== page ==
In physics and chemistry, superfluid refers to a special phase of matter which has been cooled to temperatures that are near absolute zero, its molecules exhibit unusual quantum properties. We know of superfluids being prepared in large laboratories to perform experiments. However through more recent space explorations and observations, it has been determined that superfluids do exist in outer space.

The interiors of neutron stars are regarded as one of the best kept secrets of the universe, yet. A study has confirmed that the core of the neutron star Cassiopeia A was indeed filled with superfluid, a friction-free state of matter. Cassiopeia A was discovered in 1999 when the Chandra X-ray Observatory scanned the sky for heavenly bodies that emit x-rays. In a more recent study, conducted by astronomers of the University of Southampton and University of Alberta, it was determined that the temperature within the neutron star Cassiopeia A fell a dramatic 4% in just 10 years.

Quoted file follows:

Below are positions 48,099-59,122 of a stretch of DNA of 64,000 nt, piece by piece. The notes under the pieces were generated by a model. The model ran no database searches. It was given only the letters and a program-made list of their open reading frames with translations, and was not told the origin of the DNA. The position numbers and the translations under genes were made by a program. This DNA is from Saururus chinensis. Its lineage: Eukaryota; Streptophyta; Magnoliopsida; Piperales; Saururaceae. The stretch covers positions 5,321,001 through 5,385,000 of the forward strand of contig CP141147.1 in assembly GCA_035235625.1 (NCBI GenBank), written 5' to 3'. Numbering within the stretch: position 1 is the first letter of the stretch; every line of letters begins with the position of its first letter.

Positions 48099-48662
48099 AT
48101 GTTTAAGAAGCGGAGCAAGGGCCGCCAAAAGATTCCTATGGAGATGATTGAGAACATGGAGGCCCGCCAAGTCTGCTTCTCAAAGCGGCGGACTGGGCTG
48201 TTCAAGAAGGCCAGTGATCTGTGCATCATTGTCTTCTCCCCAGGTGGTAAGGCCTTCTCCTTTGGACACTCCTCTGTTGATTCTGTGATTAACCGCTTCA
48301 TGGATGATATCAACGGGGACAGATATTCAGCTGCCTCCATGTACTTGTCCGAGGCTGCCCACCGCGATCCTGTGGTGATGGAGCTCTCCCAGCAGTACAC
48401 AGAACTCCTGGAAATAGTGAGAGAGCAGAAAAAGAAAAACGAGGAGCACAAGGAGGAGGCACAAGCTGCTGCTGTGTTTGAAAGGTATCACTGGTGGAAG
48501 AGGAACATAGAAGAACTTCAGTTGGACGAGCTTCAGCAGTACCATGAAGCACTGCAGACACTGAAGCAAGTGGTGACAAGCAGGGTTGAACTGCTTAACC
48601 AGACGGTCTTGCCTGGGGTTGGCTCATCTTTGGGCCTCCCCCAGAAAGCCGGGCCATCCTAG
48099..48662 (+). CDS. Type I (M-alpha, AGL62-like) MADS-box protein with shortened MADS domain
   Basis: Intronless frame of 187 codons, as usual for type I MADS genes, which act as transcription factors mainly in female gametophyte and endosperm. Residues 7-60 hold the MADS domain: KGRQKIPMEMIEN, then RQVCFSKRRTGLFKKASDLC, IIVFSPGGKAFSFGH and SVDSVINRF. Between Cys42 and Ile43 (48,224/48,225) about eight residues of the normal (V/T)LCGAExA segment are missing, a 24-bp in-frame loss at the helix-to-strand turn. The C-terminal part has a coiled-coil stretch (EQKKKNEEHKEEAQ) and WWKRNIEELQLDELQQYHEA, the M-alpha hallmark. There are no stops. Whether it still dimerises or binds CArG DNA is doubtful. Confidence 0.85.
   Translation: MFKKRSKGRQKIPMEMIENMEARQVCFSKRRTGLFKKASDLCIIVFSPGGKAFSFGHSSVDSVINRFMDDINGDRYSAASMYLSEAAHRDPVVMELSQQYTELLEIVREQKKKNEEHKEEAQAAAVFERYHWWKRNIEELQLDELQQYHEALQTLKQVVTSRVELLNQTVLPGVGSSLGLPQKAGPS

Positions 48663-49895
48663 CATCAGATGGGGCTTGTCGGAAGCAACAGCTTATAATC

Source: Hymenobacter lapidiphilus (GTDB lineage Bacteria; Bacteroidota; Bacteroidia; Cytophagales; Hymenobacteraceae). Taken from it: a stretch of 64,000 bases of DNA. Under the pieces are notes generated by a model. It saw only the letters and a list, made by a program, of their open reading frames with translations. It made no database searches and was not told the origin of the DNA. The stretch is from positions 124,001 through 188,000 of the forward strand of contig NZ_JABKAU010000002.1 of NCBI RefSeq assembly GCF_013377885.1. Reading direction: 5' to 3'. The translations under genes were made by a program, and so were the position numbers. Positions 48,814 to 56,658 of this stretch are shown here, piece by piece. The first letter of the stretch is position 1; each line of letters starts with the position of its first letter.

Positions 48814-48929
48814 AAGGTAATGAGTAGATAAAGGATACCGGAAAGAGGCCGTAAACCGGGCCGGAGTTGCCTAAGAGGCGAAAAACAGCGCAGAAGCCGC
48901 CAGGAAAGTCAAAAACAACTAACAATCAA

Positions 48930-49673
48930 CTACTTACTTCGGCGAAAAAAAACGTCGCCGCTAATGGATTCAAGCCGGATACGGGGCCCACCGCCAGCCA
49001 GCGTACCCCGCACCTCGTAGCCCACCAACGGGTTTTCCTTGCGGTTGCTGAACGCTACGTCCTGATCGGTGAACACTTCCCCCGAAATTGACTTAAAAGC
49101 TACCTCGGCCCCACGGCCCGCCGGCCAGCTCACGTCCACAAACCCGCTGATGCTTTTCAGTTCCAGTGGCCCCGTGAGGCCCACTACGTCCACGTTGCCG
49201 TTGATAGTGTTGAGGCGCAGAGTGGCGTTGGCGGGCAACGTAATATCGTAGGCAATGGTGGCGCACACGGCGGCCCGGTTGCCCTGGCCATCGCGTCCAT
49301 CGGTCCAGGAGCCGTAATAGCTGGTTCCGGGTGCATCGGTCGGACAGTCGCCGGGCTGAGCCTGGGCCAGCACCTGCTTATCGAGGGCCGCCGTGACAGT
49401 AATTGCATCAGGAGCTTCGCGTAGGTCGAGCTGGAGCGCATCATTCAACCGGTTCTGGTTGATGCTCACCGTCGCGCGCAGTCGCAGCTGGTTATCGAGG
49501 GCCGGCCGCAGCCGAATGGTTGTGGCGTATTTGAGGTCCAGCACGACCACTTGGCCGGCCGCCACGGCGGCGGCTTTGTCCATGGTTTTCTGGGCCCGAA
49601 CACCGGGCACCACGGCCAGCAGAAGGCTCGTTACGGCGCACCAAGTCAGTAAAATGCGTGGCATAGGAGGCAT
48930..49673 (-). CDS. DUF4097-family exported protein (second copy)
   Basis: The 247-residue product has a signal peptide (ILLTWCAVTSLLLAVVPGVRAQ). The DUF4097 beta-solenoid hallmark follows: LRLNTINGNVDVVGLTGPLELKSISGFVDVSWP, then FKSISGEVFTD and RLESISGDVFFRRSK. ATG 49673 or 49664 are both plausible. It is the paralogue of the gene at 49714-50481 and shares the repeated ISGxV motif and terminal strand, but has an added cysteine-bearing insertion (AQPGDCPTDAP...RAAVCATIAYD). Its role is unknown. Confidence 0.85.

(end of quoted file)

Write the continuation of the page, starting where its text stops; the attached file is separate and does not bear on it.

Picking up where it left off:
The dramatic temperature cool down was linked by the astronomers to the existence of superfluid. In earth’s environment, a superfluid has the capacity and ability to flow absent of friction. In fact in extremely cold laboratory settings, superfluids can climb walls and escape airtight containers. This property allows them to be charged. This makes them superconductors and carries electricity with no resistance.

Astronomers further hypothesized that in another 10 years, Cassiopeia A will continue to cool down. If this is to happen, then the existence of superfluid is attributed to the phenomena.